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Alberty, Harold Bernard (06 October 1890–02 February 1971), professor of curriculum design and development, was born in Lockport, New York, the son of Willard K. Alberty and Carrie L. Post. Alberty attended rural schools in northeastern Ohio and was graduated from Liverpool Township High School in Medina County, Ohio, in 1908. In 1912 Alberty was graduated from Baldwin University (now Baldwin-Wallace College) in Berea, Ohio, where he studied liberal arts and pre-law subjects. He taught eighth grade in the Berea schools during his final year of college in an effort to underwrite his tuition and continued to hold this position until 1913, when he was graduated from Cleveland Law School and was admitted to the Ohio bar. Because no law positions were then available, Alberty continued to teach, an activity that fascinated him, and he rose quickly in the county school administration, serving as assistant principal of Berea High School from 1913 to 1915; superintendent of Berea schools from 1915 to 1917; district superintendent of Cuyahoga County schools from 1917 to 1920; and assistant Cuyahoga County superintendent from 1920 to 1924. He received an A.M. in school administration from Ohio State University in 1923. Throughout this period Alberty planned to return to the practice of law. In 1916 he married Anna Hower; they had one child. Their marriage ended with her death in the latter 1940s....

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Alexander, Joseph Addison (24 April 1809–28 January 1860), Presbyterian scholar and minister, was born in Philadelphia, Pennsylvania, the son of Janetta Waddel and Archibald Alexander, a Presbyterian minister. Alexander, who was always called Addison, grew up in Princeton, New Jersey, where in 1812 his father was called to be the first professor at Princeton Theological Seminary. At an early age, Alexander displayed the ability in languages that would make him a marvel throughout his life. By the time he began formal instruction with local tutors, his father had taught him the rudiments of Latin and Greek and also introduced him to Semitic languages. By the time he graduated from the College of New Jersey as a seventeen-year old in 1826, he had read the Koran in Arabic, made considerable progress in Persian and Syriac, and begun the wide-ranging study of contemporary European languages that he never stopped. It was his habit, begun before entering college and continuing to the week of his death, to read the Bible daily in at least six languages. Alexander’s nephew and biographer, Henry Carrington Alexander, concluded that he read, wrote, and spoke Latin, German, French, Italian, Spanish, and Portuguese; that he read without helps and wrote Arabic, Hebrew, Persian, Greek, Romaic, and Chaldean; that he could read Ethiopic, Dutch, Sanskrit, Syriac, Coptic, Danish, Flemish, and Norwegian; and that he knew enough Polish, Swedish, Malay, Hindustani, and Chinese to peruse works in these languages. The linguistic marvel was also a social recluse who never married and who, despite great interest in travel and world affairs, lived contentedly in Princeton as a student and professor his whole life. ...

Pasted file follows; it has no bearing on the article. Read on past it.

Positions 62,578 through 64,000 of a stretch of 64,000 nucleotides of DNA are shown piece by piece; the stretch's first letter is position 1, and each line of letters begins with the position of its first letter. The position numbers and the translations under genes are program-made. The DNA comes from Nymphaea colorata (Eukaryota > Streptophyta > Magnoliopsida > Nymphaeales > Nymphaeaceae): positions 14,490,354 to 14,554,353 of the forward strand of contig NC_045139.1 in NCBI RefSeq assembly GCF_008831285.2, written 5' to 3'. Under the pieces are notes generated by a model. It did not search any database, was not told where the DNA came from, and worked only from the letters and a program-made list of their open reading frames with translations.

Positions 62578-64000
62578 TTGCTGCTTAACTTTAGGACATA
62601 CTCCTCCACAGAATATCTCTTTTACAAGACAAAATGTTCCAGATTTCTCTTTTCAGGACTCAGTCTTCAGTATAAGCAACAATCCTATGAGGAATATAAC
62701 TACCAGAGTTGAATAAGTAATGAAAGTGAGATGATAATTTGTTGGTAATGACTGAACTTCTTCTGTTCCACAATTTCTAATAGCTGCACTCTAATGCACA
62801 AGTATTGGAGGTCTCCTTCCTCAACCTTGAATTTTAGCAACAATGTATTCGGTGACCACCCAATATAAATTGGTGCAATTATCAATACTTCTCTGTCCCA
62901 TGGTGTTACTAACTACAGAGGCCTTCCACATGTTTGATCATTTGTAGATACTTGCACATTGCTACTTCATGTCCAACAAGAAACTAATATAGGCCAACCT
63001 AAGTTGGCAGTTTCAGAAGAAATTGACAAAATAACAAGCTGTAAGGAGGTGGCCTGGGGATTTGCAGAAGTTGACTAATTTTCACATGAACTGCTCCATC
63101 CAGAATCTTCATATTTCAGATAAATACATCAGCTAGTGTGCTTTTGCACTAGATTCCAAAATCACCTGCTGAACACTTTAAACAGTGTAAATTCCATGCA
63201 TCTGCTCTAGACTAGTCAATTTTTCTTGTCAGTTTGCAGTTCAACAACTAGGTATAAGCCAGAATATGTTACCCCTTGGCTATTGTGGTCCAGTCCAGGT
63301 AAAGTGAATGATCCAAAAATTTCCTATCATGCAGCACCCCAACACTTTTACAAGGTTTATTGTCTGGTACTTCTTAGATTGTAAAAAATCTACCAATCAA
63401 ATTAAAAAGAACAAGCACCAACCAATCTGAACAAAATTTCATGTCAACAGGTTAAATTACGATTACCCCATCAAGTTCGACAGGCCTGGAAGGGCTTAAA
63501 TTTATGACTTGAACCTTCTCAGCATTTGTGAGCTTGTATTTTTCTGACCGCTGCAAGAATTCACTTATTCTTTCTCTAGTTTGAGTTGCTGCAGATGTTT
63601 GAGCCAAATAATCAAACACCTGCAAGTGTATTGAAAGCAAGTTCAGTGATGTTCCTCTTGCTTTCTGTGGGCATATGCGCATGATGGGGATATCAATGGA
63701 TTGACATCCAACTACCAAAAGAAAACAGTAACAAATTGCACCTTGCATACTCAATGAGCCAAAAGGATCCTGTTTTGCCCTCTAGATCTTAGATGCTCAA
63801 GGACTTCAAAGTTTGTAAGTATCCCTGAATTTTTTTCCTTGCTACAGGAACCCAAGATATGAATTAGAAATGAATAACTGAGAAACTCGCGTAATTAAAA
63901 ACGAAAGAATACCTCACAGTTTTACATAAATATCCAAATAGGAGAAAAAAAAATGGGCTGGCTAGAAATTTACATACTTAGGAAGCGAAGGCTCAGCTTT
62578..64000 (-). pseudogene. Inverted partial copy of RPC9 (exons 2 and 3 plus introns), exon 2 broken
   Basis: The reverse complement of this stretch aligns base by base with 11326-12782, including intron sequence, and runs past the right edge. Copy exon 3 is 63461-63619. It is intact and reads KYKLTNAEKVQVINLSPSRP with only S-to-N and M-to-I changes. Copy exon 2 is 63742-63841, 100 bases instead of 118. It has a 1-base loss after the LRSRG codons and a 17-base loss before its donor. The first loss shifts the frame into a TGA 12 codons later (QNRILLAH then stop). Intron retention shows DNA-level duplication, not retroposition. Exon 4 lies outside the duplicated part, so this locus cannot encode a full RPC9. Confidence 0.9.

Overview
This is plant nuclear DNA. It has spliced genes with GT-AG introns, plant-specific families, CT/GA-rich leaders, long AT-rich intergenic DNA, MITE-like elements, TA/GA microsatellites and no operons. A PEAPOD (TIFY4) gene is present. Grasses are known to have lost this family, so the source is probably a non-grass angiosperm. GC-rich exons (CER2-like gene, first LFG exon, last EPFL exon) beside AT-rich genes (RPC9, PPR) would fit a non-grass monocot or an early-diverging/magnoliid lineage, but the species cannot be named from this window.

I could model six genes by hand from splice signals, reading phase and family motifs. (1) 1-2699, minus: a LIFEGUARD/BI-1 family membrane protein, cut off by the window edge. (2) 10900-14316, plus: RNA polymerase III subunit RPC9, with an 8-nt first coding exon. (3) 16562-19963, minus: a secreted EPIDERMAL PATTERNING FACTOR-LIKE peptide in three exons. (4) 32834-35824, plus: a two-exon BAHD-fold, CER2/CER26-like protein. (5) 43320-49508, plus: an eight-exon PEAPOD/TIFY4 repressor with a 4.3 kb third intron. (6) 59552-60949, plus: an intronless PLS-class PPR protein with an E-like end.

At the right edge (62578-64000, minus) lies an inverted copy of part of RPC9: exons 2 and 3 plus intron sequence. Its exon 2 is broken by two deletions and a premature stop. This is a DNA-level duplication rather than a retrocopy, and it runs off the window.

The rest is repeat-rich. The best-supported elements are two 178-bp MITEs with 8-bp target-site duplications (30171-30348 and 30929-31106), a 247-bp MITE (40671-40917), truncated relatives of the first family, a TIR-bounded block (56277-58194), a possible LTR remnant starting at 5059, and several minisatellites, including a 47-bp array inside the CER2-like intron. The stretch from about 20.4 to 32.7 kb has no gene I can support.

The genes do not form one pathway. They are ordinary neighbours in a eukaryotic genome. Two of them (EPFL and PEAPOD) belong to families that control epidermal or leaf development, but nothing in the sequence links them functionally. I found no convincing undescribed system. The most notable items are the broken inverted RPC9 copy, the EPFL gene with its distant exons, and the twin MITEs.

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Allen, Alexander Viets Griswold (04 May 1841–01 July 1908), Episcopal priest, theologian, and educator, was born in Otis, Massachusetts, the son of Ethan Allen, a teacher and Episcopal priest, and Lydia Child Burr. His father served churches in Massachusetts and Vermont. Both parents were strongly evangelical in the Episcopal manner of the time, emphasizing biblical authority and teaching more than sacramental theology—a conviction that produced conflict in several of the churches that Allen’s father served. Their piety shaped Allen’s early views, leading him to enroll at Kenyon College in Gambier, Ohio, in 1859. Kenyon was an Episcopal institution then of an evangelical stamp. An excellent student, Allen delivered the valedictory address upon graduating in 1862 and immediately entered Bexley Hall, a theological seminary in Gambier....

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Allen, William G. (1820–?), abolitionist and educator, was born in Virginia, the son of a Welshman and a free mulatto mother. After the death of both parents when he was young, Allen was adopted by a free African-American family in Fortress Monroe, Virginia. Allen soon caught the eye of the Reverend William Hall, a New Yorker who conducted a black elementary school in Norfolk. Hall wrote ...

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Allen, William Henry (25 March 1808–29 August 1882), educator and college president, was born at Readfield (now Manchester), near Augusta, Maine, to Jonathan Allen and Thankful Longley, farmers. He went from his parents’ farm to district school, then attended Wesleyan Seminary in Maine in preparation for Bowdoin College. He graduated with an M.A. from Bowdoin in 1833. The same year Allen was appointed to teach Latin and Greek at the Oneida Methodist Conference Seminary in Cazenovia, Madison County, New York. In the spring of 1836 he became principal of the high school in Augusta, Maine, a post he held for six months....